This preview shows pages 1–6. Sign up to view the full content.
This preview has intentionally blurred sections. Sign up to view the full version.
View Full DocumentThis preview has intentionally blurred sections. Sign up to view the full version.
View Full DocumentThis preview has intentionally blurred sections. Sign up to view the full version.
View Full Document
Unformatted text preview: Hypothesis Testing Assuming that a given hypothesis were true: 1) What are the characteristics (e.g., shape, mean, variance) of the sampling distribution speciFed by that hypothesis? 2) On the basis of that hypothetical sampling distribution, what would be considered a rare, as opposed to a common outcome; i.e., what sort of outcome would lead us to doubt that the hypothesis was true? 1 Common vs. Rare Outcomes Rare outcomes are those which fall in the tails of the hypothetical sampling distribution Common outcomes are those which fall in the center of the hypothetical sampling distribution Statistically signiFcant 2 A Revised Anatomy of a Hypothesis Test Step #1: State the statistical hypotheses Step #2: Specify the sample size and sampling distribution Step #3: Specify the decision rule Step #4: Specify the test statistic Step #5: Carry out calculations Step #6: Interpret Results 3 Statistical Hypotheses Two components: Null Hypothesis ( H ) Usually the hypothesis that there is no effect The hypothesis that we seek to falsify Alternative Hypothesis ( H 1 ) SpeciFes the basic effect that the researcher is expecting to observe Not directly tested 4 One vs. TwoTailed Hypotheses TwoTailed (Nondirectional) Tests The expectation ( H 1 ) is simply that a difference will be observed OneTailed (Directional) Tests The expectation (...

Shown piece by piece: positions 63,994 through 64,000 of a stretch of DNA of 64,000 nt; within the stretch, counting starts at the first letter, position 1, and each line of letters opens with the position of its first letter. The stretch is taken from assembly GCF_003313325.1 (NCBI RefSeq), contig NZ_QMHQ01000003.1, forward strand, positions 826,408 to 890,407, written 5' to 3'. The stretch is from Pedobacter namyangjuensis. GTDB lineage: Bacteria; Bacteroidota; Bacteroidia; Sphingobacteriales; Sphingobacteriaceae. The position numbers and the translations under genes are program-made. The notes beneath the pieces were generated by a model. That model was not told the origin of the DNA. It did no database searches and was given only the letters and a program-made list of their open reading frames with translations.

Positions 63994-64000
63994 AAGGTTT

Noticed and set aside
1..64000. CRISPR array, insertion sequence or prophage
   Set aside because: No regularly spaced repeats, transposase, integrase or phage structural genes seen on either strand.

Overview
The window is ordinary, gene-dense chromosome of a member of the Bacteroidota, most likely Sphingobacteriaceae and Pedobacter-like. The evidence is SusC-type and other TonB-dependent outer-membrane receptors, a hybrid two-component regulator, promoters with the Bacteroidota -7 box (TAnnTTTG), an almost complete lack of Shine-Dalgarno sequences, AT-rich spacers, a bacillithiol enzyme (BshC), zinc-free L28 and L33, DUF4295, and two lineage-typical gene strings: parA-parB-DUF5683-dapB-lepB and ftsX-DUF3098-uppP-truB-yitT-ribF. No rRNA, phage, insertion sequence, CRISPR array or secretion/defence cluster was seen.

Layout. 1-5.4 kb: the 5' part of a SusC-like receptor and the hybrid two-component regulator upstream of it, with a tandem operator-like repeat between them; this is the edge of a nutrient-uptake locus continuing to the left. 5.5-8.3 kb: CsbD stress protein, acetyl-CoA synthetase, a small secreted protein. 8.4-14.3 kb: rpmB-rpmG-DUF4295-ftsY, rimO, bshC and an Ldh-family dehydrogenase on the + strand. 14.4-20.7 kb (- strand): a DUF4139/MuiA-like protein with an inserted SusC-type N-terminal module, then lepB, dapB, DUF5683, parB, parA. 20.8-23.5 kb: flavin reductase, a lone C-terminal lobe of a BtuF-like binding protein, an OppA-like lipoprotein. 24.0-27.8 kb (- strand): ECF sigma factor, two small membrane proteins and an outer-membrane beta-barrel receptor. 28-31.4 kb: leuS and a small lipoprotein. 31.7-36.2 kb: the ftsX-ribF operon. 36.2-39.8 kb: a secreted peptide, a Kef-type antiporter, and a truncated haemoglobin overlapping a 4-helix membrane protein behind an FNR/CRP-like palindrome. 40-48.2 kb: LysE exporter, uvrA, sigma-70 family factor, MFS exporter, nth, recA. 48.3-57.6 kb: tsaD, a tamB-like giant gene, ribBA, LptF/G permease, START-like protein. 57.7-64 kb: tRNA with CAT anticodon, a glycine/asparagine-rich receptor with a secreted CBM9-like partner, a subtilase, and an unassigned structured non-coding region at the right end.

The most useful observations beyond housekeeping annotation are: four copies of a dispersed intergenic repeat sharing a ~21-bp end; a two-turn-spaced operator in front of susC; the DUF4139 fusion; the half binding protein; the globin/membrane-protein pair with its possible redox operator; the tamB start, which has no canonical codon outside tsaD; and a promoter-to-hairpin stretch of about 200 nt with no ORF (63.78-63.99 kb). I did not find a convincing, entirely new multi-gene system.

View Full
Document
 Winter '08
 Ard

Click to edit the document details